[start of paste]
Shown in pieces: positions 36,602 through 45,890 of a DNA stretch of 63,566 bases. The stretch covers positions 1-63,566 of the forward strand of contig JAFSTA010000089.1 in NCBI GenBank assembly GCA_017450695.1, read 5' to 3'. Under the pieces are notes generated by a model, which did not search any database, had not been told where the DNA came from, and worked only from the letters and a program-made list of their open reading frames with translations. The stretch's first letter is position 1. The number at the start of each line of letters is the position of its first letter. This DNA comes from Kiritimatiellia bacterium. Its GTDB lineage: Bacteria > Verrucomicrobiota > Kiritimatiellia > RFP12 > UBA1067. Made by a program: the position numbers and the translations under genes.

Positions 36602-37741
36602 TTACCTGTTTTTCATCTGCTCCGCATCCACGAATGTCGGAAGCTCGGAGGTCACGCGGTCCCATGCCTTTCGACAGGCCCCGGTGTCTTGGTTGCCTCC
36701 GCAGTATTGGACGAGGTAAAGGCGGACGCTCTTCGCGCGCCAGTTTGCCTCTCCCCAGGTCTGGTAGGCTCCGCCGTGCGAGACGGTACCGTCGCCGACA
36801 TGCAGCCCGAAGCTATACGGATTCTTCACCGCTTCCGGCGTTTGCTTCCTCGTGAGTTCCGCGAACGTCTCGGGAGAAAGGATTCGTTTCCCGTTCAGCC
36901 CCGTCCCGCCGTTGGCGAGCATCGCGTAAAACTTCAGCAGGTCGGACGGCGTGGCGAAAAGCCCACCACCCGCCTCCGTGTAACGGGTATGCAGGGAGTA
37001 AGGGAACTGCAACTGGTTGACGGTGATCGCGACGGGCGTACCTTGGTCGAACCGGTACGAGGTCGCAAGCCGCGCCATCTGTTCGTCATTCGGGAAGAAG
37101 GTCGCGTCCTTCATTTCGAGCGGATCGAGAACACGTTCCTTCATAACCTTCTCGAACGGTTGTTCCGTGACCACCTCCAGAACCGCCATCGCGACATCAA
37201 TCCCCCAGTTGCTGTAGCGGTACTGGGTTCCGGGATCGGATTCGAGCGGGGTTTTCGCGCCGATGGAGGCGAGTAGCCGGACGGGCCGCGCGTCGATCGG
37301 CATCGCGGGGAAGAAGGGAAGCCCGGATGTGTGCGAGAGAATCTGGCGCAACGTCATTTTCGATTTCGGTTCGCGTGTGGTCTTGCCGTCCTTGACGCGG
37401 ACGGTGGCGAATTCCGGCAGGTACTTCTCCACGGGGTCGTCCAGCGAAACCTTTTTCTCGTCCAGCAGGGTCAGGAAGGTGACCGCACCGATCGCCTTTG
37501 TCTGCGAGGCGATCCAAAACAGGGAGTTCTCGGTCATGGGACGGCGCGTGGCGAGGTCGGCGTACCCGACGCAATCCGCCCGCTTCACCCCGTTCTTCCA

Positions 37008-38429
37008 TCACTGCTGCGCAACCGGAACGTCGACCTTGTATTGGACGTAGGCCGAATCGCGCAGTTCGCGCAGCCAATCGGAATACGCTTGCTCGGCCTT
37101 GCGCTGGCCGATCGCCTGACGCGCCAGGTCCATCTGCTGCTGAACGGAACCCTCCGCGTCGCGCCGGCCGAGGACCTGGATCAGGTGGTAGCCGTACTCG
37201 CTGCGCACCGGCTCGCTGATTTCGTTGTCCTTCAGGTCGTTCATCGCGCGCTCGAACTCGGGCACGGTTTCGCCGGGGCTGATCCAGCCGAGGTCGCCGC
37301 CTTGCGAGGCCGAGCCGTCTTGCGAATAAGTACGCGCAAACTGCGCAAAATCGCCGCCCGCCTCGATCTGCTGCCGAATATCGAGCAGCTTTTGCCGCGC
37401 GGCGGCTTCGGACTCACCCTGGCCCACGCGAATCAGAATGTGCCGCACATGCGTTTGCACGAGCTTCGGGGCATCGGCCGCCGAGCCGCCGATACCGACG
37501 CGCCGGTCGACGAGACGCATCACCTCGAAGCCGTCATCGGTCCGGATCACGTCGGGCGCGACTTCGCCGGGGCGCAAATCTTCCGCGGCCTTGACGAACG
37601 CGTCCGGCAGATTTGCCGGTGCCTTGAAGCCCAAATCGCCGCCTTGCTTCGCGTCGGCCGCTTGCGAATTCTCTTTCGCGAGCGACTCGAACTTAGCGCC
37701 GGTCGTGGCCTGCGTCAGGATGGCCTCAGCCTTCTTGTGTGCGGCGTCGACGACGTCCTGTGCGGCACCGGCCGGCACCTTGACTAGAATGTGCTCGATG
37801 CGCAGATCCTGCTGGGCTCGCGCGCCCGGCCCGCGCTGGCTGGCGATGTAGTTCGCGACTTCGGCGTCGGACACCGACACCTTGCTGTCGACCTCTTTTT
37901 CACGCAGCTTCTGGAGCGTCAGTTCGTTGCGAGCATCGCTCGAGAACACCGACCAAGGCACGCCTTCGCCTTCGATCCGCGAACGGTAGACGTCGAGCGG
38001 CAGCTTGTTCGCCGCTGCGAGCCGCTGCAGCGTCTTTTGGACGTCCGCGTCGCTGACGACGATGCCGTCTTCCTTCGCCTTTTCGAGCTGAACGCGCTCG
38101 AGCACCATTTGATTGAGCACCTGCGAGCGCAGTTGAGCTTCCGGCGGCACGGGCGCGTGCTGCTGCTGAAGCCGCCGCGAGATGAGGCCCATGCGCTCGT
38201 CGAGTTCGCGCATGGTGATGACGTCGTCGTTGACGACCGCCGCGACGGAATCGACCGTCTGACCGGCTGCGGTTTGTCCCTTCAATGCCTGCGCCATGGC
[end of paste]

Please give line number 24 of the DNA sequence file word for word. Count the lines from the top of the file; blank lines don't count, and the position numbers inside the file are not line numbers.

38001 CAGCTTGTTCGCCGCTGCGAGCCGCTGCAGCGTCTTTTGGACGTCCGCGTCGCTGACGACGATGCCGTCTTCCTTCGCCTTTTCGAGCTGAACGCGCTCG